Following a string of four recordings for the groundbreaking label (celebrating its 50th anniversary this year) that began with 2006's Neighbourhood and ended with 2012's Manu Katché (not including the 2015 compilation, Touchstone for Manu), the drummer packed up his sticks for ostensibly sunnier climes with ACT for 2014's Live in Concert, the first of three recordings for two different labels (moving to the French Anteprima imprint for 2016's Unstatic) that also found Katché grabbing a seat in the producer's chair.

This isn't always a good idea. Many musicians are, indeed, capable of self producing, but just as every writer needs an objective editor, most musicians need an ear that's not so deeply and directly invested in the music. It's what made Katché's four ECM albums so good; for many, ECM lite to be sure but, nevertheless, between the cachet and strength of the musicians with whom the drummer played—from Garbarek, Polish trumpeter Tomasz Stanko and fellow Pole, pianist Marcin Wasilewski, to Norwegian saxophonists Trygve Seim and Tore Brunborg, guitarist Jacob Young and trumpeters Mathias Eick and Nils Petter Molvaer, to British musicians like keyboardists Jason Rebello and Jimmy Watson, and bassist Pino Palladino—it was label head/producer Manfred Eicher who, with a characteristically steady hand and keen ears, helped guide Katche's four ECM studio recordings into territory that may have been as groove-laden as would be expected from the sixty year-old drummer, but also paid attention to the space, nuance and interaction that still kept Katché's tendencies well within the jazz sphere.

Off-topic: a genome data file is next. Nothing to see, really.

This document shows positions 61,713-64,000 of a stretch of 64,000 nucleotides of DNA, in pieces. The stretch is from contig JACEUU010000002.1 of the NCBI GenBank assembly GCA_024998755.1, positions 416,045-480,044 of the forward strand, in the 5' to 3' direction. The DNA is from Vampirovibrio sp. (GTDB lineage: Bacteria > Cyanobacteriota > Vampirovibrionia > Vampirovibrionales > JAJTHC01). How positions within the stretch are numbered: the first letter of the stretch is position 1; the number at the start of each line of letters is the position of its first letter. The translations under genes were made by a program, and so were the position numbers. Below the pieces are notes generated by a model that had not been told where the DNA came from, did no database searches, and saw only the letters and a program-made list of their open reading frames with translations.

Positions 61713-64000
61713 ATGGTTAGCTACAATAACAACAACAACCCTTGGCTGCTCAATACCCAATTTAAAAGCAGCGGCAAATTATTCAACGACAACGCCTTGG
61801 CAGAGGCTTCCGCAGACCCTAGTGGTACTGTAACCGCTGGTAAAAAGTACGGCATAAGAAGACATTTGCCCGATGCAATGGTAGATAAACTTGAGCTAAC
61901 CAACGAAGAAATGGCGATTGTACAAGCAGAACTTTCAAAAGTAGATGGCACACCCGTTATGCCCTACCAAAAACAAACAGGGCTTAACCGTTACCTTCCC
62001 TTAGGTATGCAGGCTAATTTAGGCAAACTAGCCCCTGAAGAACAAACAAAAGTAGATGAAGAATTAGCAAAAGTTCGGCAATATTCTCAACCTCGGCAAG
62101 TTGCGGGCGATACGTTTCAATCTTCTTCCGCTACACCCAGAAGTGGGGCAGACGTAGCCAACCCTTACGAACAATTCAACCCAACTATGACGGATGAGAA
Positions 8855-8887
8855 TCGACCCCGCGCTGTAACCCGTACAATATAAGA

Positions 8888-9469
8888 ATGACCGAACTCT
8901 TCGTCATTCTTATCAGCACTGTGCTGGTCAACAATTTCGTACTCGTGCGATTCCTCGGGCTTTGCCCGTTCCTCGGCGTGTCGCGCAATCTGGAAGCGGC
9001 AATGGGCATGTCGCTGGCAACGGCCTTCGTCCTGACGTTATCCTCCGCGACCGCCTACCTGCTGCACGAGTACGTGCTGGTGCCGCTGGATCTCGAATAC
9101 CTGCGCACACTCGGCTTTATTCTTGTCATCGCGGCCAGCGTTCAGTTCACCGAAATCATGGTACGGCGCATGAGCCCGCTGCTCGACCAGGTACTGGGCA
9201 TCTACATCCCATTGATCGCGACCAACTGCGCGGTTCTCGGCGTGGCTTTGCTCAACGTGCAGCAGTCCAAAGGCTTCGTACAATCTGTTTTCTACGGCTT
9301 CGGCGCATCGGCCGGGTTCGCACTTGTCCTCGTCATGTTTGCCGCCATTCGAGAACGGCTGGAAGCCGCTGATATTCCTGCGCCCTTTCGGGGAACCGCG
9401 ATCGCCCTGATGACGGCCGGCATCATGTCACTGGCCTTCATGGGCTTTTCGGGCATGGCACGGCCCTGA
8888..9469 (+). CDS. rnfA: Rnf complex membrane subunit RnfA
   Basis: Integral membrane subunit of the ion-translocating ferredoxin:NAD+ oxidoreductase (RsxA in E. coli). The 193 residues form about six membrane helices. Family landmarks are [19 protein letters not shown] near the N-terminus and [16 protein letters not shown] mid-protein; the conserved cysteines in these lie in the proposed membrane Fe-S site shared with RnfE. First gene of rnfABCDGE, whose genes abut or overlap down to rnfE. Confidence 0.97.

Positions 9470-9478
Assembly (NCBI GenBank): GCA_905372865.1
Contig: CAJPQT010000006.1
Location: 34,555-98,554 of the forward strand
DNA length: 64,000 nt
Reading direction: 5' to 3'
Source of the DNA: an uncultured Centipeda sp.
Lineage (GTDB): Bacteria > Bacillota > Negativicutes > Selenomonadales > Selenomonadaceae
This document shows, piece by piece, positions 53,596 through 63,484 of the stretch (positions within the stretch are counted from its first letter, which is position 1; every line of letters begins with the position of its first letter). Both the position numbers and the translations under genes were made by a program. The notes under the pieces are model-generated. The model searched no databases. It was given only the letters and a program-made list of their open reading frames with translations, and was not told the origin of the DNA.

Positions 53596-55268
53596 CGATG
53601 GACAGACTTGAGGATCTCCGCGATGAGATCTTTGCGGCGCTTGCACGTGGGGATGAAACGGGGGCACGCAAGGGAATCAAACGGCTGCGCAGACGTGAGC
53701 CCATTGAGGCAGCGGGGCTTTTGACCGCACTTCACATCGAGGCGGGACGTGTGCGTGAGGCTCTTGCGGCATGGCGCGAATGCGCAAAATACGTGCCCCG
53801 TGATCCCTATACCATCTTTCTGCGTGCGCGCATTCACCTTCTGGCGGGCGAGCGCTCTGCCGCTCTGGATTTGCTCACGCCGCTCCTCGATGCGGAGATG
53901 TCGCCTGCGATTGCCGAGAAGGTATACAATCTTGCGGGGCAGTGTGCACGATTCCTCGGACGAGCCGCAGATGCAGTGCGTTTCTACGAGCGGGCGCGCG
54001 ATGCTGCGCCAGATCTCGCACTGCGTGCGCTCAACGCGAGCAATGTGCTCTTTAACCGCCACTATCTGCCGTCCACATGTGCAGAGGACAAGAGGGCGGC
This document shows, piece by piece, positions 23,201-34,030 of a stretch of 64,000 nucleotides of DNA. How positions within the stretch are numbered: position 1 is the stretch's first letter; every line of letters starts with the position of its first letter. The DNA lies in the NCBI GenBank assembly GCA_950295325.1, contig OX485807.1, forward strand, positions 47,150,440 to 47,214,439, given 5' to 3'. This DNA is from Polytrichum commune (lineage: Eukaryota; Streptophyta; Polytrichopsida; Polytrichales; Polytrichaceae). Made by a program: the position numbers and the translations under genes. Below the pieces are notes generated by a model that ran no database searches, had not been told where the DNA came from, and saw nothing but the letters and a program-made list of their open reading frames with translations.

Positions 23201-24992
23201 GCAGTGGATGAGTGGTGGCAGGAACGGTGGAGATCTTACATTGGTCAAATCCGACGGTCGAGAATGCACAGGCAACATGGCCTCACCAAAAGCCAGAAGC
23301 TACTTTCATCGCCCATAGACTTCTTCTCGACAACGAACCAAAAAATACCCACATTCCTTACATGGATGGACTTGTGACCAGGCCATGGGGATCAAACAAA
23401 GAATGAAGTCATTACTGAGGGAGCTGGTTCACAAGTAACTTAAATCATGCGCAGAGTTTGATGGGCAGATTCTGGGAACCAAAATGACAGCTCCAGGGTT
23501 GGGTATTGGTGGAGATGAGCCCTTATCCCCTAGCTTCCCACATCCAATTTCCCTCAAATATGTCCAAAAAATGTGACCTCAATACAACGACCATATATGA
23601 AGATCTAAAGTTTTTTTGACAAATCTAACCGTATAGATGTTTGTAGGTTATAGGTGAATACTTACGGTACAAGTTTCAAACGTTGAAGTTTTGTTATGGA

Katche's live album for ACT was still just an in-concert reflection of his ECM work, with eight of its ten songs drawn from 2007's Playground, 2010's Third Round and Manu Katché.

Katché's Anteprima debut, 2016's Unstatic, was, in many ways, a continuation and logical next step from his ECM work (featuring Jim Watson, Tore Brunborg and previously touring trumpeter Luca Aquino, alongside Pixel bassist Ellen Andrea Wang); it also signalled a move into new territory as both the drummer and Wang contributed vocals to the set. The Scope moves even further away from his groove-informed but still jazz-disposed work towards more electro-centric, pop-oriented music, and it was this project that formed the basis for his 2019 Festival International de Jazz de Montréal performance at Monument-National. Unfortunately, much like the album, Katché's live set demonstrated that the drummer could have used a more distanced set of collaborative ears, and on a number of fronts.

Clearly, most everyone does, indeed, need a producer or, at the very least, co-producer.

Still, let it never be said that Katché doesn't put together a crack band, or that his own playing is ever anything less than impeccable. But comparing two drummer-led shows just two nights apart, the differences were significant, and not in a "different but good" kind of way.